Matched Twin Stars are Firing Their Jets Into Space Together

This artist’s concept shows two young stars nearing the end of their formation. Encircling the stars are disks of leftover gas and dust from which planets may form. Jets of gas shoot away from the stars’ north and south poles. Credit: NASA

Since it began operating in 2022, the James Webb Space Telescope (JWST) has revealed some surprising things about the Universe. The latest came when a team of researchers used Webb‘s Mid-Infrared Instrument (MIRI) to observe Rho Ophiuchi, the closest star-forming nebula to Earth, about 400 light-years away. While at least five telescopes have studied the region since the 1970s, Webb’s unprecedented resolution and specialized instruments revealed what was happening at the heart of this nebula.

For starters, while observing what was thought to be a single star (WL 20S), the team realized they were observing a pair of young stars that formed 2 to 4 million years ago. The MIRI data also revealed that the twin stars have matching jets of hot gas (aka stellar jets) emanating from their north and south poles into space. The discovery was presented at the 244th meeting of the American Astronomical Society (224 AAS) on June 12th. Thanks to additional observations made by the Atacama Large Millimeter/submillimeter Array (ALMA), the team was surprised to notice large clouds of dust and gas encircling both stars.

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Celebrate a Year of JWST With This Ludicrous Image of Rho Ophiuchi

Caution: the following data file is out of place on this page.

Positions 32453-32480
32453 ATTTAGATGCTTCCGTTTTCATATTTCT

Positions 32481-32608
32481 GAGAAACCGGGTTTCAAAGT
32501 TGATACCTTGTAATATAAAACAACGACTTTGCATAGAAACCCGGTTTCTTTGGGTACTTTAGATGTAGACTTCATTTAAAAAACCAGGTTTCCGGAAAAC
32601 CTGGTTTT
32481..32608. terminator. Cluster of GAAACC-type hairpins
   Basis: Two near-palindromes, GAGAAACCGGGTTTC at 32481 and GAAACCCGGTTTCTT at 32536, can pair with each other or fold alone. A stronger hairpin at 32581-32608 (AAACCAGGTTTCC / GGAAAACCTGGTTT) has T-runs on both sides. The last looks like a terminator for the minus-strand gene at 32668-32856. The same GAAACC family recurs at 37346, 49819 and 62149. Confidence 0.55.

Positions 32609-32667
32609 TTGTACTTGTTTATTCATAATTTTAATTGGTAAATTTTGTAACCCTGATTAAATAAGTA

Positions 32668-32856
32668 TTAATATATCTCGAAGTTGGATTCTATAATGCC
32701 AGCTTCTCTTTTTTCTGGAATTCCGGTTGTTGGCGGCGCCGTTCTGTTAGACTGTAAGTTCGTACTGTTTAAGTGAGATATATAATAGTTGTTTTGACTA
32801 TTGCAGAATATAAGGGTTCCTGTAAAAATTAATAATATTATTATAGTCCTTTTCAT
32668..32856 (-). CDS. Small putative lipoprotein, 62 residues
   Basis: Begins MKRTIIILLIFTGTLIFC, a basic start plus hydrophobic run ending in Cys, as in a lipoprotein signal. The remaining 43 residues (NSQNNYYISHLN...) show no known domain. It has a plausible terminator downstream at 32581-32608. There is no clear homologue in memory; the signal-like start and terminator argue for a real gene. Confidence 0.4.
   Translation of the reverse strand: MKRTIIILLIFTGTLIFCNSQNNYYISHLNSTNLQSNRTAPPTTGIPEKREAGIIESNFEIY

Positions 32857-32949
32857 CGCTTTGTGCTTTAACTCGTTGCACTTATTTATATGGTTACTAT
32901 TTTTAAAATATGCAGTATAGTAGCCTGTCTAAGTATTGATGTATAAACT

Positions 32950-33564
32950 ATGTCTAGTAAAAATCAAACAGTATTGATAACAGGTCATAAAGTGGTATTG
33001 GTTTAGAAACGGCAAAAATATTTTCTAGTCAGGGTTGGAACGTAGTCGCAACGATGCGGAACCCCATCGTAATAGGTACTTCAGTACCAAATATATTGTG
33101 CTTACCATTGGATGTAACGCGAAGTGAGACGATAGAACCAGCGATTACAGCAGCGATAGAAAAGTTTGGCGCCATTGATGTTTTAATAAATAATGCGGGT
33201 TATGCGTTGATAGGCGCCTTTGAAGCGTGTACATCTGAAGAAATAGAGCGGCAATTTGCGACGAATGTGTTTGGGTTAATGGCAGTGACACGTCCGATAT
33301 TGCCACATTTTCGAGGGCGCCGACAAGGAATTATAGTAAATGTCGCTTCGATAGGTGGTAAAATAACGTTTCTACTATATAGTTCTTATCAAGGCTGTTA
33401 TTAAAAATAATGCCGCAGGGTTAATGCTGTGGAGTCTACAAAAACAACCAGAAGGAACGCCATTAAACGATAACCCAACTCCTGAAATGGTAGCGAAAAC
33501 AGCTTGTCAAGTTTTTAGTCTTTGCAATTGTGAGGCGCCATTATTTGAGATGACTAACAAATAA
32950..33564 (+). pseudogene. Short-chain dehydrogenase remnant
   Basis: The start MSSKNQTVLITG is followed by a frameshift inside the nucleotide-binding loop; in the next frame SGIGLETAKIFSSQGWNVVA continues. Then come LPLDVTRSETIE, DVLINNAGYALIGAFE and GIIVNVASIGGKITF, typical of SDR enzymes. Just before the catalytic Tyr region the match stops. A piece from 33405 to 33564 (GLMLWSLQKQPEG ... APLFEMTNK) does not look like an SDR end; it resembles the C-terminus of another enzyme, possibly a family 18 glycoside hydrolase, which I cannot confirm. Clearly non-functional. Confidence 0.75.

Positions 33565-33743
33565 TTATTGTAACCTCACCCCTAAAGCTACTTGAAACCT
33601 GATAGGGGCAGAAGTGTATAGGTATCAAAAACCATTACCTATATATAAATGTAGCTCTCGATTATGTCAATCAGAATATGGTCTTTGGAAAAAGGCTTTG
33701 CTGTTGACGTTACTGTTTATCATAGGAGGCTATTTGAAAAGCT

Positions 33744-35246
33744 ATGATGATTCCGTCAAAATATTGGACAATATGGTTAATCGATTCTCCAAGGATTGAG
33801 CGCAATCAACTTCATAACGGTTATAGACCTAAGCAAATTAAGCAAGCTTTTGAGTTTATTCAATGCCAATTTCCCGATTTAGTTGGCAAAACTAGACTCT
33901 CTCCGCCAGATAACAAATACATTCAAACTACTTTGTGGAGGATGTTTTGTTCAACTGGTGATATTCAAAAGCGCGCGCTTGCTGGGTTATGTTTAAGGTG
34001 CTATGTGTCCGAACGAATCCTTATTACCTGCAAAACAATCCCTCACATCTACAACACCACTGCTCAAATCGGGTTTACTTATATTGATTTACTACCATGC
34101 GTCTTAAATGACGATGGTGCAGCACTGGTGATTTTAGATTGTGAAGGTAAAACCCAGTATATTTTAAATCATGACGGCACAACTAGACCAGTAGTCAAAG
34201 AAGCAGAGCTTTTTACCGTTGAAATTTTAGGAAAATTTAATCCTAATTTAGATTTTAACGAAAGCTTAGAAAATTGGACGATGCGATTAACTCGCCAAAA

JWST image of the star forming region Rho Ophiuchi. Credit: NASA, ESA, CSA, STScI, Klaus Pontoppidan (STScI)

Astronomy is driven by data. We take spectra of distant galaxies, plot the temperatures and brightness of main sequence stars, and graph the gravitational chirps of merging black holes. All of this data allows us to understand the universe around us. We don’t need images to do that, just data. But we still capture images even when we already have the data. We value them for their wondrous beauty, and for the stories they tell. This is why to celebrate a year of gathering data the James Webb Space Telescope (JWST) released a stunningly beautiful image that also tells a wondrous tale.

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This is a Binary Star in the Process of Formation

Zoom into the Ophiuchus molecular cloud, highlighting the star forming system IRAS 16293-2422 with the proto-star B in the upper right corner and the now clearly identified binary proto-stars A1 and A2 on the bottom left. The binary system is shown also in a further zoom-in panel. Image: © MPE; background: ESO/Digitized Sky Survey 2; Davide De Martin)

About 460 light years away lies the Rho Ophiuchi cloud complex. It’s a molecular cloud—an active star-forming region—and it’s one of the closest ones. R. Ophiuchi is a dark nebula, a region so thick with dust that the visible light from stars is almost completely obscured.

But scientists working with ALMA have pin-pointed a pair of young proto-stars inside all that dust, doing the busy work of becoming active stars.

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